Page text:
• ‘Evelyn Waugh couldn't have scripted it better.’
    • ‘The commentary is obviously scripted, but the material is compelling.’
    • ‘I've decided the whole thing is horribly funny - but heavily scripted.’
    • ‘For a stage show, this feels a lot like tightly scripted TV.’
    • ‘But the dialogue is so poorly scripted that in places the audience snigger at supposedly profound moments.’
    • ‘Rarely will you see apparent anarchy and carefully scripted comedy so happily married.’
    • ‘Just as ridiculous as the teary dialogue he shares with his poorly scripted wife.’
    • ‘Documentaries can be as heavily scripted as fictional movies.’

Phrases

  • flip the script

    • informal Reverse the usual or existing positions in a situation; do something unexpected or revolutionary.

      ‘Campbell flips the script on the old beauty-and-the-beast formula’
      ‘she decided to flip the script and ask her boyfriend of eight years to marry her’
      • ‘A creative who flipped the script and studied art first, Williams turned to acting to support his artistry.’
      • ‘Sometimes one of us will come out in the conversation saying something in Spanish and flip the script because some things are easier to say or understand in Spanish than others.’
      • ‘Taking their name from the Italian version of the Transformers TV show, this Berlin-based duo are out to flip the script on popular music.’
      • ‘But the president has the opportunity to flip the script.’
      • ‘And to prove I'm no sexist, I'm going to flip the script.’
      • ‘Blending soul, jazz, funk, deep house and Latin grooves, the Movement crew is pretty much responsible for flipping the script in Toronto's club scene, injecting it with a refreshing dose of deep, organic tunes.’
      • ‘They look at life honestly, then sort of flip the script so that things that could make you cry end up making you laugh.’
      • ‘Instead they flip the script entirely and drop one of the most intimate and beautiful records I've heard in a while.’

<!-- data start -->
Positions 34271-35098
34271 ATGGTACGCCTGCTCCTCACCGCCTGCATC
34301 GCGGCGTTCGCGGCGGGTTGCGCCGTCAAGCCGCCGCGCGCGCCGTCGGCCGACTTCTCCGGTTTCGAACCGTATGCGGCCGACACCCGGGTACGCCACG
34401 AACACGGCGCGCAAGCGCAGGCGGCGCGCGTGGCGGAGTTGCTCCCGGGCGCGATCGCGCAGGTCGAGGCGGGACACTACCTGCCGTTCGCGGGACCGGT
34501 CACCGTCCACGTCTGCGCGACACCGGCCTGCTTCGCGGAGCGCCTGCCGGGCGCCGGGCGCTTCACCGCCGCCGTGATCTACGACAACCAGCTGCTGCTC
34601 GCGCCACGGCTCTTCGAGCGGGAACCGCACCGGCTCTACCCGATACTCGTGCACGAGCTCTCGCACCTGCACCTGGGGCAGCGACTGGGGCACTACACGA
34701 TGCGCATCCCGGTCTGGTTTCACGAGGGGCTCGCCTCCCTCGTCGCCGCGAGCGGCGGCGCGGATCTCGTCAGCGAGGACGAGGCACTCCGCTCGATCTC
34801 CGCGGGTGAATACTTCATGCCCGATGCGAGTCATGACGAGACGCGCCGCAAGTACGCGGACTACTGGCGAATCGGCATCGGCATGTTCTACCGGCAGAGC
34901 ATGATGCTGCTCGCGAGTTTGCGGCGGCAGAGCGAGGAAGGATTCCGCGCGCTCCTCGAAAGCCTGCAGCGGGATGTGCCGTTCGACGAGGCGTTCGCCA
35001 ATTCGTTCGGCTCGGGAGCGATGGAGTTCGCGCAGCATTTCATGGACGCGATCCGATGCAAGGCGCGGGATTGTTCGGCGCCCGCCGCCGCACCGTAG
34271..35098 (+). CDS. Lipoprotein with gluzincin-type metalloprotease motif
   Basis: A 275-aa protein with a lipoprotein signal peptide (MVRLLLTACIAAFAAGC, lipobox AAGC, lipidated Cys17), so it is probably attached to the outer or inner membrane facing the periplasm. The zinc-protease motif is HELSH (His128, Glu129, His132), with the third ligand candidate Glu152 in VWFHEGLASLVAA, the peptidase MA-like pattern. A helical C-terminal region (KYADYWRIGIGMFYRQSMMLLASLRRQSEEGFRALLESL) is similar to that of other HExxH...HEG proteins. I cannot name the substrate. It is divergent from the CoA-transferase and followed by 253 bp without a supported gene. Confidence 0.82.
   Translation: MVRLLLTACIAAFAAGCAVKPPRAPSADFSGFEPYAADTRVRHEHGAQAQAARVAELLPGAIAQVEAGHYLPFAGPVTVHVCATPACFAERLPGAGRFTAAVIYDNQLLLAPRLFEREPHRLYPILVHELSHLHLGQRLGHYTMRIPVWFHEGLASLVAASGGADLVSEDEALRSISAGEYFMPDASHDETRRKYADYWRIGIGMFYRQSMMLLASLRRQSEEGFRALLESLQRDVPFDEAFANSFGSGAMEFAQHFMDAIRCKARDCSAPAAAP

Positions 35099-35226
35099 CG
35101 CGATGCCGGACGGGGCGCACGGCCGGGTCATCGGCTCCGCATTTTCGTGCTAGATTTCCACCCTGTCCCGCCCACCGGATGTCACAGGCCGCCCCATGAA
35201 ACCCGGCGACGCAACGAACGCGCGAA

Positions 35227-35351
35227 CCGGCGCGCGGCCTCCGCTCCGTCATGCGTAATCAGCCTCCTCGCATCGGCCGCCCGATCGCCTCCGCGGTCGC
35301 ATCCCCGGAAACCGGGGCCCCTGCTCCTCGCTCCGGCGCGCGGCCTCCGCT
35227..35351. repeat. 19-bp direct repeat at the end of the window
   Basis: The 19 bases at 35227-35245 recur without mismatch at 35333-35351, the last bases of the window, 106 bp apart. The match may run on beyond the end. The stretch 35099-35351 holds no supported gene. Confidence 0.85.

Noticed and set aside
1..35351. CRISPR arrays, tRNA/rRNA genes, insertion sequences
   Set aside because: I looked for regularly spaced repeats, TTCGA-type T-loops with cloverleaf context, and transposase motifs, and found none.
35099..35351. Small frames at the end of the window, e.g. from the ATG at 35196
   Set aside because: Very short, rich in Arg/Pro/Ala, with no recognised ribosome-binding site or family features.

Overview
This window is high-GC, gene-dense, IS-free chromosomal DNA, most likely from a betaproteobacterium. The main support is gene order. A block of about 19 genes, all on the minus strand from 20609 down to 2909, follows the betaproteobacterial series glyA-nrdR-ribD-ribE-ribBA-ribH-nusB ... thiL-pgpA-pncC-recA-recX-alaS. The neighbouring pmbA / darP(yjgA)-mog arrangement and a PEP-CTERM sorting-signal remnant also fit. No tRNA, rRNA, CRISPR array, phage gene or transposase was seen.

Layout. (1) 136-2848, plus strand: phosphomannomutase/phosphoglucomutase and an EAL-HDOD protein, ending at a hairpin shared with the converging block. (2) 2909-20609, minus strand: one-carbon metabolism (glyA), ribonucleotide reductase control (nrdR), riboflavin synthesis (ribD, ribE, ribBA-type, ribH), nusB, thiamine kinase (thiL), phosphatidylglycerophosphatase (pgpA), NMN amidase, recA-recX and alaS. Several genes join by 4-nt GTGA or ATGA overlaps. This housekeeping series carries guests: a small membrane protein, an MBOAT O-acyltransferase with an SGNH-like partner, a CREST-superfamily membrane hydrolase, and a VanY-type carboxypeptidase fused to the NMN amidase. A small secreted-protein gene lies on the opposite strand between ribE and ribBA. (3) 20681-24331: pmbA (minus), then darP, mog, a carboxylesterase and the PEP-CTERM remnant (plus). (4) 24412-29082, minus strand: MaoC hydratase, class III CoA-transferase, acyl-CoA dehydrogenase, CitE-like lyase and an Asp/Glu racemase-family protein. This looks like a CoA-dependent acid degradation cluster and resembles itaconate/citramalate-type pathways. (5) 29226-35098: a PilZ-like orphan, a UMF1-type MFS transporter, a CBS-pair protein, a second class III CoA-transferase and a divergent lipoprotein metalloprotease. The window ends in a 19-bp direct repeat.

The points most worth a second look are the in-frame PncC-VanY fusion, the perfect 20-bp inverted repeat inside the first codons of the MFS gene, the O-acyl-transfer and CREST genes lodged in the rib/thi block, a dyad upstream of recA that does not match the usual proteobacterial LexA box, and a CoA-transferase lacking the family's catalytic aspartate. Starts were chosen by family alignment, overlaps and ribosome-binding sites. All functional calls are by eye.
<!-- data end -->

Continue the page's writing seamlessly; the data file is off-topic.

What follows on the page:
• ‘Season two seems to have started with a bang: they did an admirable job of flipping the script on a lot of the season one stuff.’
      • ‘To flip the script, we must first become aware of it.’
      • ‘Her intent, then, is to "flip the script", reverse the male gaze in popular music, and give women a voice where they were initially denied one.’
      • ‘First let me flip the script a little bit and name a genre rather than a person.’
      • ‘Designers at New York Fashion Week flipped the script on Friday, incorporating nighttime glamour into daytime classics/’
      • ‘He flips the script on bourgois geekiness and takes it to a whole new level.’
      • ‘In a nation where celebrities become politicians, here is one man who has flipped the script.’
      • ‘Flipping the script, if developing countries were able to increase their share of world exports by just 5 percent, this would generate $700 billion.’

Origin

Late Middle English (in the sense ‘something written’): shortening of Old French escript, from Latin scriptum, neuter past participle (used as a noun) of scribere write.

Pronunciation:

script

/skrɪpt/

Main definitions of script in English

: script1script2

script2

noun

informal
  • A doctor's prescription, especially one for narcotic drugs.

    scrip
    • ‘‘It is not about convenience and it's not about saving dollars, it's about the best clinical action of writing a script for a patient,’ she said.’
    • ‘Go the the doc and get a script for it.’
    • ‘I was in Australia recently and I had forgotten to get a script made out for my medication.’

Origin

1950s: abbreviation.

Pronunciation:

script

/skrɪpt/